GOL-ĀQĀ, a weekly satirical magazine founded by Kayumarṯ Ṣāberi which first began publication on 23 October 1990. The circulation of Gol-āqā soon reached over “100,000 copies a week; a remarkable success” (Geraldine Brooks, “Hot New Satirical Magazine Reflects a New Glasnost: Judge Blood Not Amused,” The Wall Street Journal October 1, 1991, p. A1). The name “Gol-āqā” was first used as a pen name by Ṣāberi in his highly popular regular satirical column for the daily newspaper Eṭṭelāʿāt (q.v.)from January 1985 to October 1990. A number of comical characters appear regularly in Gol-āqā,including Šāḡolām, Ḡażanfar, Mamṣādeq, Kamina (Mamṣādeq’s wife), and Gol-nesā, the most important and popular of them being Šāḡolām. In August 1991 a monthly magazine with a similar name, Gol-āqā-ye māhāna, was also begun. In March 1996, this monthly magazine was reorganized andgiven a new direction, becoming the first satirical magazine in Persia to cover satire from a literary point of view. A series of yearbooks (sāl-nāmas) have also been published by Gol-āqā since 1993.

Gol-āqā began its publication in a new era in postrevolutionary Persia marked by a quick succession of important events: the end of the Iran-Iraq War in 1988, the death of Ayatollah Khomeini a year later in June of 1989, and, shortly afterwards, the election of the powerful speaker of the Majles, ʿAli-Akbar Hāšemi Rafsanjāni, as president. These events set the stage for the emergence of a new centrist and more moderate faction in the Islamic Republic. Gol-āqā was conceived and published at this juncture with moral and financial support from the establishment as an outlet to vent and defuse the discontent created by the excesses of the revolution and the war. It began its publication with the help of the veterans of the highly popular satirical weekly Tawfiq which was closed down in the early 1970s because of its critical stance towards the previous regime. Gol-āqā’s appearance, its format and cover and back pages, and the organization of the various sections are all closely copied from Tawfiq. A number of Gol-āqā’s editors had served as Tawfiq’s associate editors, including Ṣāberi, Mortaża Farajiān, and Hušang Meʿmārzāda. They were joined by several well known satirists and caricaturists from Tawfiq, including Abu’l-Qāsem Ḥālat, ʿOmrān Ṣalāḥi, Abu Torāb Jali, Moḥammad ʿArabāni, Manučehr Eḥterāmī, Moḥammad Purṯāni, Moḥammad-ʿAli Guyā, and Maḥmud Givi.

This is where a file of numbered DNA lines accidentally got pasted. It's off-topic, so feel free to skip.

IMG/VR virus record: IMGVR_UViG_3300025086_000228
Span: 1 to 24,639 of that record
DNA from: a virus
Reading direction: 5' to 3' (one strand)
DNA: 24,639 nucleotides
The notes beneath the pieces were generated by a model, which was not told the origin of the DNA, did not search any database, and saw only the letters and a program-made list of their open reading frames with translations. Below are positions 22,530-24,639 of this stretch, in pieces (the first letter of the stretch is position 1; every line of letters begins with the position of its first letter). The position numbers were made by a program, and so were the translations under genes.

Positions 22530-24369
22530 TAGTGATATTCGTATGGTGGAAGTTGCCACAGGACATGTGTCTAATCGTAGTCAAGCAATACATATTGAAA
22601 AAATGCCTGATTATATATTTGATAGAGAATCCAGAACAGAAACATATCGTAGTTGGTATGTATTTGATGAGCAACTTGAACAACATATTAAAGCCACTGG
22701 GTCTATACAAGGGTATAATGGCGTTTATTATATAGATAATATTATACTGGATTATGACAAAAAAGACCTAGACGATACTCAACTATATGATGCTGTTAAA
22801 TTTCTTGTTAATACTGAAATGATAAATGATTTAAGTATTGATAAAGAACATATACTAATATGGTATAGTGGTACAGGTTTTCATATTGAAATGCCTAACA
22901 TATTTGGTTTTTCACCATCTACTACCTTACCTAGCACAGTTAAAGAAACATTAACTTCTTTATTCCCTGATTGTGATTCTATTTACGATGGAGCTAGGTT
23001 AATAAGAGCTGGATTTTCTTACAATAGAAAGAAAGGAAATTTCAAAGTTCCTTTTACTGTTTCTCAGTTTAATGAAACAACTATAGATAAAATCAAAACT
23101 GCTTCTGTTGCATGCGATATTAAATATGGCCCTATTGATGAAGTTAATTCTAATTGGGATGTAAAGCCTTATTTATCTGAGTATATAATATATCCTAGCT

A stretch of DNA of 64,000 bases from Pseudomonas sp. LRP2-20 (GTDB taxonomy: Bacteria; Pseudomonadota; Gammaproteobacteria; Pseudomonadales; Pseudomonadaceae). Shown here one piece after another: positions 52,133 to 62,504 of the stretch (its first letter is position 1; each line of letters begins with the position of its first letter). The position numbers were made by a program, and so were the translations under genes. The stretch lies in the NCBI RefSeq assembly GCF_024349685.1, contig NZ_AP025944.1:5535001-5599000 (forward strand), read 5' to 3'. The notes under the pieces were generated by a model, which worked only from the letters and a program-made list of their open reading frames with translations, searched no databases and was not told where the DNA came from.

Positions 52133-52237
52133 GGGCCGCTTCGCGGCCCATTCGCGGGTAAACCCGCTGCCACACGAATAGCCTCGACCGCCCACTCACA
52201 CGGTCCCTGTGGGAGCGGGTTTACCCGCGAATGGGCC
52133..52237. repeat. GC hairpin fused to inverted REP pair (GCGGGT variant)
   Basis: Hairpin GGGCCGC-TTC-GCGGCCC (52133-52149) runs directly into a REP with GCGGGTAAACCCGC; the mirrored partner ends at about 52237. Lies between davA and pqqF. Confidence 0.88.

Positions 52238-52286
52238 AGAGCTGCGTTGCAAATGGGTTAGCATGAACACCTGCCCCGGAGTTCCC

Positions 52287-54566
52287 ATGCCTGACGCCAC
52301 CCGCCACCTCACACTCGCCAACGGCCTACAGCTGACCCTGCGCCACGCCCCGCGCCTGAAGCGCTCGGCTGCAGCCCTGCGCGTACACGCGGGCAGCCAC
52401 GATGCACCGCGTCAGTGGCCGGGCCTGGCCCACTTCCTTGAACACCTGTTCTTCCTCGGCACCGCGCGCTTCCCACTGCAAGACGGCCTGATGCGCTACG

Only the non-clerical members of the political elite are picked out by Gol-āqā for its satirical observations and can become the butt of its humor and comical sketches. It refrains from criticizing the main political issues, limiting its acerbic comments to everyday difficulties of the people. Since the mid-1990s, with the rising popularity of journals associated with the reformist movement, and the appearance of political satirists prepared to challenge the above-mentioned unwritten rules, Gol-āqā’s circulation has decreased sharply.


Originally Published: December 15, 2001

Last Updated: February 9, 2012

This article is available in print.
Vol. XI, Fasc. 1, p. 62